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Choosing an Outdoor Smoker

Posted on 31 March 2011

By Danni Duggan for Landscape Network

One way that homeowners are increasing the usable square footage of their existing homes is by building outdoor kitchens. While these kitchens may only be used during part of the year in Denver, those months that they are in use are extra special. Building an outdoor kitchen allows you to both double up on amenities that already exist inside the home (think refrigerators, gas burners, and sinks), as well as expand your appliance collection and cooking method options. Whether you decide to tackle the creation of your outdoor kitchen yourself, or consult the experts, one item to consider adding is an outdoor smoker.

Smokers use indirect heat to cook food. A gas or charcoal barbecue, cooking at low heat, still cooks at too-high a temperature to allow food to develop a smoke ring and that signature deep smoke flavor. With a barbecue, you need to monitor the cooking temperature constantly, and each time you open the lid, all that valuable smoke escapes. While grills certainly have their place, smokers they are not. More and more outdoor kitchens are incorporating both a barbecue and a smoker.

Pellet Smokers

Pellet smokers have emerged in recent years as one of the easiest options on the market. You can purchase different types of wood pellets that store in a “hopper” attached to the smoker. These pellets are then automatically fed via an auger to the smoker chamber. Many models of smokers have digital thermometers attached to them, so the smoker regulates the speed at which the pellets are fed in order to maintain your selected temperature. The better a smoker maintains its selected temperature, the less you need to fiddle with it or worse, open the lid and allow the smoke to escape. Pellet smokers come in a variety of sizes, but most will take up a sizable horizontal foot print. Planning for their space and their access to an electrical outlet is essential when designing your perfect outdoor kitchen.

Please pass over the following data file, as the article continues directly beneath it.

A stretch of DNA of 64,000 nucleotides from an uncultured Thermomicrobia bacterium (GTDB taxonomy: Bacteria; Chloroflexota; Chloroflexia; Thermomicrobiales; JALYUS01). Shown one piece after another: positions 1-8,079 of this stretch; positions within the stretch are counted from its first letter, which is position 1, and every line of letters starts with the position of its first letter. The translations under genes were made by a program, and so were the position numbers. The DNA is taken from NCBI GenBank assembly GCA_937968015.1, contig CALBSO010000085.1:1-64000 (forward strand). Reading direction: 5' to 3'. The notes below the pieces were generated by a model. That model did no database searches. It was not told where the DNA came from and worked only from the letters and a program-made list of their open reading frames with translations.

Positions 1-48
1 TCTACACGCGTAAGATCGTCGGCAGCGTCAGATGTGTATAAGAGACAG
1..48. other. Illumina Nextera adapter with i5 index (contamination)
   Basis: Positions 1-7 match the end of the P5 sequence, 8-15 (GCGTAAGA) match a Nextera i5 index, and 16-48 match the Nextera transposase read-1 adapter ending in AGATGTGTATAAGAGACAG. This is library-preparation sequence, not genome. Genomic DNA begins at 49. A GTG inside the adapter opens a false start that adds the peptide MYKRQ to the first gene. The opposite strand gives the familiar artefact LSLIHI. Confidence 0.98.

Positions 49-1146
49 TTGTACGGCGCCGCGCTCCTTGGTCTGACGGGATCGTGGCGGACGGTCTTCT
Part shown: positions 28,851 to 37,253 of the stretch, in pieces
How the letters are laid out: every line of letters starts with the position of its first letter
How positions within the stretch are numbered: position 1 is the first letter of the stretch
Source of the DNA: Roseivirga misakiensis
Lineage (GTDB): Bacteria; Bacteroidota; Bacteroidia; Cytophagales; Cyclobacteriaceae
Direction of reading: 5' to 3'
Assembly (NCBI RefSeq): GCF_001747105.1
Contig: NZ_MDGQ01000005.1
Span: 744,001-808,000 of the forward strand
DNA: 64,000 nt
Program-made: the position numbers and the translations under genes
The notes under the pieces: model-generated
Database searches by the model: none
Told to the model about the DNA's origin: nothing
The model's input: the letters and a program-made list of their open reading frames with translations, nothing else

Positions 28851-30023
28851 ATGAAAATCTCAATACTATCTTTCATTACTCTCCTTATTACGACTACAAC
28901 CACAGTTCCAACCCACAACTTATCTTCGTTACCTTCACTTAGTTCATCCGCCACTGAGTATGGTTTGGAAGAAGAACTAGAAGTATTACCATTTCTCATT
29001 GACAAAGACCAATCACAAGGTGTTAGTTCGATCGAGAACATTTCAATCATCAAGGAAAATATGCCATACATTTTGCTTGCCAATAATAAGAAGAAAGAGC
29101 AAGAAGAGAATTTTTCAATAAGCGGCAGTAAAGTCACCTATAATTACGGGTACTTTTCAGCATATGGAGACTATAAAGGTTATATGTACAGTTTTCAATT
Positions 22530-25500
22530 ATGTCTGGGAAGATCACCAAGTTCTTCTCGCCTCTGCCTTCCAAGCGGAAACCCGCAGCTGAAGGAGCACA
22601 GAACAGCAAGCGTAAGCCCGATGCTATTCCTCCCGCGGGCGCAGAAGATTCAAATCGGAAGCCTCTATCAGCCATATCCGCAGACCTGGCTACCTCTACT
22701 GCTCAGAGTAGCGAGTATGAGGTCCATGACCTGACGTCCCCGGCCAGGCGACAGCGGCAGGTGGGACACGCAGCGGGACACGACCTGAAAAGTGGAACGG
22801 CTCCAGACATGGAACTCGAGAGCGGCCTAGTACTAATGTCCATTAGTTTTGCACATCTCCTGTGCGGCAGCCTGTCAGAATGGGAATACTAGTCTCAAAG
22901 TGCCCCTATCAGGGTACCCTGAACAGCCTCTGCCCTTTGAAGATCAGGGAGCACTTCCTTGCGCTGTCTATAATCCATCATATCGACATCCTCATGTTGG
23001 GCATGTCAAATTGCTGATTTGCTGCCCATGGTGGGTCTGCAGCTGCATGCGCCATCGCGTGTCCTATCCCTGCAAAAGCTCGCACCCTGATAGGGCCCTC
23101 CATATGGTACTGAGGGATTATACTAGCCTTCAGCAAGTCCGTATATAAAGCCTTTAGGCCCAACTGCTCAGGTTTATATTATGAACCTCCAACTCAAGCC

Water Smokers

Water smokers can often be inexpensive options for someone who wants to try smoking food but has not fully committed to “the lifestyle.” These smokers are typically vertical, which helps them fit nicely into an already-appointed outdoor kitchen that did not previously plan for a smoker. The fire element (logs, charcoal, etc.) sits at the bottom, and there is a tray of water between the fire element and the food. This water tray provides moisture and protects the food from direct heat of the fire. Although these types of smokers can be purchased for very little money, it is important to note that the lower-cost options are often made of thinner material. Maintaining a proper smoking temperature (about 225 to 250 degrees) during the colder Denver months will be difficult with a smoker made of thin, inexpensive material. Electrical and propane versions of these smokers can help with temperature maintenance problems.

Whether you opt for a large smoker or a small one, adding a smoker to your outdoor kitchen provides ample opportunity to explore a cooking technique that cannot be done indoors. Be warned, however, that once your neighbors get a whiff of what you are cooking up, your outdoor kitchen may soon require an added outdoor dining room to accommodate the unexpected drop-in guests.

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